A Cowgirl's Christmas

By: CJ Carmichael


For Callan Carrigan the day started like thousands of others on the Circle C Ranch in Paradise Valley, Montana.

She spent two minutes in the bathroom brushing her teeth. Then she was pulling on a shirt and some jeans, threading her belt as she walked down the stairs, meeting her father, Hawksley, in the kitchen where they grunted “morning” at each other. Side by side they downed a cup of coffee each, while looking out the window to the west. From here they could see most of the outbuildings, painted white with green metal roofs. Beyond them the pastures, the rolling hills, the mountains. Five minutes later, in the mud room, they put on their boots, jackets, and in her case, a red down vest.

The air in the latter half of October was icy, despite the extended sunny period they’d been enjoying. Soon they would be moving the cattle in for the winter. But not today. There were still too many fences needing repairs. Her sister Sage’s wedding, held here at the ranch a little more than a week ago, had put them behind schedule.

Dawn was breaking as Callan strode across the yard with her father. In the soft morning rays, Callan noticed Hawksley’s grey complexion, the stoop in his tall, strong back, the slowness of his gait. These changes, signs of age, had appeared suddenly, starting about a year ago. Until then, her father had seemed invincible, tower of strength, who could work around the clock, when he had to.

Lately, he was struggling to get through a twelve-hour day. The few times Callan suggested slowing down, seeing a doctor, he turned defensive and angry, like a wounded animal biting the hand that wanted to help.

They went about their morning business as usual, and when chores were finished, met back in the house. Callan washed up in the mudroom before padding in sock feet to the large kitchen. Her father stood at the coffee pot, filling the enormous ceramic mug he’d been given when he purchased his last all-wheel-drive SUV. That had been ten years ago. The SUV was still running and the mug was okay, too, though it did have a chip on the handle.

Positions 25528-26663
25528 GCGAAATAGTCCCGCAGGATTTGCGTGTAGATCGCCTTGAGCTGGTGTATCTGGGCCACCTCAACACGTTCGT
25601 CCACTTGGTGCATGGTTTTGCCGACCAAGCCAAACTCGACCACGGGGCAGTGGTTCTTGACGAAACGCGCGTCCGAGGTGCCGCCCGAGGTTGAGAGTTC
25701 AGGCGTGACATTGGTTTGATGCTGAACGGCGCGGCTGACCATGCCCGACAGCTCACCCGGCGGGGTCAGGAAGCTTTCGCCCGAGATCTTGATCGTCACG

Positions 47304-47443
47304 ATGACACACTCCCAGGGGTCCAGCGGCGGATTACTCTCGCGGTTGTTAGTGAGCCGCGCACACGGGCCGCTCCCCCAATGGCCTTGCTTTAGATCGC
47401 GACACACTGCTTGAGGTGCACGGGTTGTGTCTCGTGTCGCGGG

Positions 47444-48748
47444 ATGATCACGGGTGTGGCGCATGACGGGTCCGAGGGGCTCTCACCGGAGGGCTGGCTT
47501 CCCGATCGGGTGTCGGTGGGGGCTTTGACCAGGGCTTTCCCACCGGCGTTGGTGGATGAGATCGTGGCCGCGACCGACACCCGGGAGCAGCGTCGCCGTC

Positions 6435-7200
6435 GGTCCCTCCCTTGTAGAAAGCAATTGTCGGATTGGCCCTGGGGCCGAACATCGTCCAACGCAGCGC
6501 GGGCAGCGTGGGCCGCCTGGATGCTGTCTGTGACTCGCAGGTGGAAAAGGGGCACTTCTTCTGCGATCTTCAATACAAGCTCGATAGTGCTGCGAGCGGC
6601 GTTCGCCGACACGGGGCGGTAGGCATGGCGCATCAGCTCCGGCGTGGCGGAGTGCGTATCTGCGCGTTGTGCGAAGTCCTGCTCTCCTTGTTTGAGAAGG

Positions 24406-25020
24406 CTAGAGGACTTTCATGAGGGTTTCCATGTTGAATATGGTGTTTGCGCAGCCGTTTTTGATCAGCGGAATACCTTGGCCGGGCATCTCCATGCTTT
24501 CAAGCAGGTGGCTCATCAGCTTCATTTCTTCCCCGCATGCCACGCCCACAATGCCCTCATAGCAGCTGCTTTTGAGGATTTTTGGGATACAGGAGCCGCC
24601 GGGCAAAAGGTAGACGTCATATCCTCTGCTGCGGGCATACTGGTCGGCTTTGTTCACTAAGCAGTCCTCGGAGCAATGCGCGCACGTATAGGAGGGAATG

But God forbid she throw it out.

“The men say they need another three days to finish with the fencing,” Hawksley said.

“Should I help them?”

“No. I need you to come with me to test out those three-year-old colts. We’ll take them up to Four Corners and see if they’re ready to work the round-up this year.”

Callan smiled at the prospect of a beautiful October day spent on the back of a young horse. Her father had just offered her the equivalent of a snow day to a grade school student. The views up at Four Corners—where their land bordered on the Sheenans’ at the point where two creeks merged into one—would be beautiful at this time of year with all the autumn colors.

The coffee smelled great. Nothing beat it when you’d already been out working for an hour in the cold. She’d moved in behind her father, expecting him to fill her mug, too, the way he usually did, when his hand unexpectedly started trembling. He dropped the pot to the counter, then used both hands to lean against the granite support, as he gasped for air.

“Dad? What’s happening?”

One second his face was contorted with pain, the next he was frowning at her. “Just a touch of heartburn. I told you last night that cabbage salad was a bad idea.”

She wasn’t satisfied with his answer. “Let’s scratch the ride for today. You need to see a doctor.”

“Like hell I do. Stop nagging.”

He won the argument. He always did. Callan scrambled eggs for breakfast, then packed up ham and cheese sandwiches and a couple of apples. Normally she hated cooking or any sort of food prep. In the old days, their mom, Beverly, had done all the cooking at the Circle C. Callan had only been eight when her mom was killed, helping her husband deal with a heifer in the throes of a difficult birth. After that, Hawksley had hired a housekeeper who cooked meals and kept the place clean. But Nora Stevens’s hours had been cut back drastically the spring Callan finished high school, so now she just came in once every two weeks to do a thorough cleaning.

“We’ve only got the two of us,” Hawksley had reasoned. “You should be able to handle meals from now on.”

Trouble was, Callan worked a full day on the ranch and the meals were an extra, unwanted burden. But she tried not to complain.

Certainly today, with the prospect of a nice, long trail ride, she wasn’t going to.

As she filled up their water bottles, she kept a close eye on her father. He finished his eggs, toast and orange slices for breakfast and drank all his coffee. As he put his dishes into the dishwasher, she had to admit he looked a lot better.

Maybe it had been just a touch of heartburn.

If only Dani were here. Dani, a professor of psychology at the same college Portia attended, had a calm, logical way around her. Maybe she could talk Hawksley into seeing a doctor.

Should Callan give Dani a call? But Hawksley hated when they worried and nagged. And she didn’t want to spoil the beautiful day before them.

It was past nine o’clock by time they’d curried and saddled up the two stud colts. Callan took hers for a few quick turns around the corral before heading out through the open gate. She waited until her father had followed suit, then circled back to close the gate.

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